Business

Dennis Wafula

Brazilian officials busted changing part of scam money to BTC

Scammers continue to use cryptocurrency independence to drain off millions of money from the unsuspecting crowd all around the world. Police in Rio de Janeiro recently uncovered a major money-laundering scheme involving state officials who reportedly acquired $22.4 million—some of which had already been converted to legacy Bitcoin (BTC).

Police officers arrested seven people concerning the ongoing investigations, according to local reports. Among the arrested state officials were Marcelo Martins, current Director of Specialized Police;and Colonel Cesar Rubens Monterio de Carvalho, former secretary of Penitentiary Administration. Warrants of arrest were also issued for 16 other suspects including a businessman named Felipe Paiva.

According to local reports, the fraud is believed to have started back in 2001, when a company called Induspan was hired to carry out the Bread-school project.  The contract was terminated in 2010, as there were some imbalances in the financial records with price quotations being higher than the market prices.

After the termination of the first contract, Paiva—who owned Induspan–created a non-profit primus initiative in 2010 to deliver snacks to state-run prisons. He installed machines in the facility to help make bread with labor from the inmates. This, however, did not reduce the cost of bread as was expected thus resultingin termination of the contract in 2015. According to the prosecutor of the Anti-Corruption Action Group of the MPRJ, Silvio Ferreira de Carvalho Neto, the prices of bread kept increasing with each renewal of the contract. He also noted that a lot of money was spent on coffee and bread with no connection to increase in a number of the prisoners.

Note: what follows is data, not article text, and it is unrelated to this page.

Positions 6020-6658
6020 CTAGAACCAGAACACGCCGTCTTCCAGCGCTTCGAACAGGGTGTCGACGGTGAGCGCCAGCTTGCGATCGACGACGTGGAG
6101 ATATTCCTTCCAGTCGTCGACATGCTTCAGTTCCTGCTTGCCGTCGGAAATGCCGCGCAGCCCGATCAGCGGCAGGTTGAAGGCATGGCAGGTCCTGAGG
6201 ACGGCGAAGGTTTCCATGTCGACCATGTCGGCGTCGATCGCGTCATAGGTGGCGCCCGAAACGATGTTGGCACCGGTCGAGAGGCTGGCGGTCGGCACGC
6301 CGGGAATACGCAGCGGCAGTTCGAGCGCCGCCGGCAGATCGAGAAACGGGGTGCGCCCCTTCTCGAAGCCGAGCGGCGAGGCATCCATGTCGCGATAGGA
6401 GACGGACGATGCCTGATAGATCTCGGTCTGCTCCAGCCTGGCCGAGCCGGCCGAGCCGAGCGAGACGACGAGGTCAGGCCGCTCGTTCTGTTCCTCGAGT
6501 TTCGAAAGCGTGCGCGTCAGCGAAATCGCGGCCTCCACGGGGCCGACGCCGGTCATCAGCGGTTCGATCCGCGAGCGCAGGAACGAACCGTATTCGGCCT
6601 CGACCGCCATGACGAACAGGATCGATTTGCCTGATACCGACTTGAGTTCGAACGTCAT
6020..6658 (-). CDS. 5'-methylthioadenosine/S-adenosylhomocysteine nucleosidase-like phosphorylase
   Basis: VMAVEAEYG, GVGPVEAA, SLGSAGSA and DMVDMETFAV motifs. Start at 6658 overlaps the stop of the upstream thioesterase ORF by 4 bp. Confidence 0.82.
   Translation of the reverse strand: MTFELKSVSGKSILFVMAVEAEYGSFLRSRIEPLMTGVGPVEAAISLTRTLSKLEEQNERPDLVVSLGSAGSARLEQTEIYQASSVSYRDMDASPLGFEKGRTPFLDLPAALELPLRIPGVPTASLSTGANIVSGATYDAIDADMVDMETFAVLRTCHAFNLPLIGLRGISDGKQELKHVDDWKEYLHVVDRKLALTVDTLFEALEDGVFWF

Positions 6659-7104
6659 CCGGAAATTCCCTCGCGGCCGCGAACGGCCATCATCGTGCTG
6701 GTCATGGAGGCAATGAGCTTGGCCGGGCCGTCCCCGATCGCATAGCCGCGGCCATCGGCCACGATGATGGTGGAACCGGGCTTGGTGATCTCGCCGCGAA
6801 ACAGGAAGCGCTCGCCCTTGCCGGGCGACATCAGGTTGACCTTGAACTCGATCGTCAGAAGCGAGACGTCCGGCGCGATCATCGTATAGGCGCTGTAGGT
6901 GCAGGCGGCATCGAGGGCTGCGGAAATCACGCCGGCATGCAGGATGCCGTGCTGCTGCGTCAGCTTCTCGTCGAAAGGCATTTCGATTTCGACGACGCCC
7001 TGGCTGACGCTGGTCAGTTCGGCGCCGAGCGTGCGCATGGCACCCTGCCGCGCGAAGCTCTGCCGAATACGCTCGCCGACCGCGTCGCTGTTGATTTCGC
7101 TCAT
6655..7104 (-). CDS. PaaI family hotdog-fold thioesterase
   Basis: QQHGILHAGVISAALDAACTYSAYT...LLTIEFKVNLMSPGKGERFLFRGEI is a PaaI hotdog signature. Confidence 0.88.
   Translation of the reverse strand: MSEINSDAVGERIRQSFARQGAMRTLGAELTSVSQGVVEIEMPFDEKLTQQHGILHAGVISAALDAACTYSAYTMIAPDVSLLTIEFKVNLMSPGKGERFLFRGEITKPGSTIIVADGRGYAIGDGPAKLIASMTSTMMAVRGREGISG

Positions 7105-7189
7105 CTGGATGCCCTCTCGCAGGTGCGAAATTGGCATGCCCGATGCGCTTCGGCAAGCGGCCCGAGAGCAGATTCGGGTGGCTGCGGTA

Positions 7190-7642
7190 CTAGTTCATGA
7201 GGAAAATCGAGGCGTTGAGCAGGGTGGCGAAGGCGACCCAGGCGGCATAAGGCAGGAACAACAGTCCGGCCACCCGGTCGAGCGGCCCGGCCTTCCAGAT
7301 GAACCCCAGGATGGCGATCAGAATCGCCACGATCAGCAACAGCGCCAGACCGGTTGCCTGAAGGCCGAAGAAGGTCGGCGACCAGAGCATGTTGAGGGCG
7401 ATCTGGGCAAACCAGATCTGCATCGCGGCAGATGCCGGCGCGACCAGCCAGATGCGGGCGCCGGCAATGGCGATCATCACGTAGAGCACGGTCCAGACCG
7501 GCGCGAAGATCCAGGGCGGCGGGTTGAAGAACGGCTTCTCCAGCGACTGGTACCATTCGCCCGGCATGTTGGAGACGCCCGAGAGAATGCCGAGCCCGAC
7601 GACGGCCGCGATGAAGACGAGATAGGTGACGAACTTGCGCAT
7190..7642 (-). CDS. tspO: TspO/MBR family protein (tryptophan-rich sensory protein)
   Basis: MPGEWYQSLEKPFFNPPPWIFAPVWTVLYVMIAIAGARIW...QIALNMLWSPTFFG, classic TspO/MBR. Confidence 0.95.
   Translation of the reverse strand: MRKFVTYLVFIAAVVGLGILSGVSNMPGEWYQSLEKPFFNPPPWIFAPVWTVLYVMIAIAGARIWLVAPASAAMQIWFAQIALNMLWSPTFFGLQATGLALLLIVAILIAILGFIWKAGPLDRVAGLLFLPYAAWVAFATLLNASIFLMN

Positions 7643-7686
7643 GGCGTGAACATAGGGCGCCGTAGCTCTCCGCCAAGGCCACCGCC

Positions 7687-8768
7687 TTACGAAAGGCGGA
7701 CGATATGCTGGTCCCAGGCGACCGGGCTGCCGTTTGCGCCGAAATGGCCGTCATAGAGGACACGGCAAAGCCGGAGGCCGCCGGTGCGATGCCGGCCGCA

In May, an audit by the state court of the audit found that the prices of bread in the prison was twice what it ought to have been. Investigations also showed that de Carvalho’s wealth increased at least by 10 time during his term as secretary of the Penitentiary Administration.

Rio de Janeiro authorities also discovered that the state officials allegedly involved in the case bought BTC using a portion of the laundered money “in the attempt to remit values abroad.”

“We drew attention, in the Federal Revenue, regarding this specific operation, because for the first time appear operations involving Bitcoin. That’s a novelty, it shows that people are trying to sophisticate in some way, maybe fly below the radar of the IRS and the Central Bank. They were remittances made with the purchase of bitcoin out there. The idea, I have the impression, is to try to receive money abroad using this instrument, which is not regulated in most countries. So it’s something that catches our attention, it’s quite interesting,” Luiz Henrique Casemiro, superintendent of the Internal Revenue Service in Rio de Janeiro, told local news outlets.

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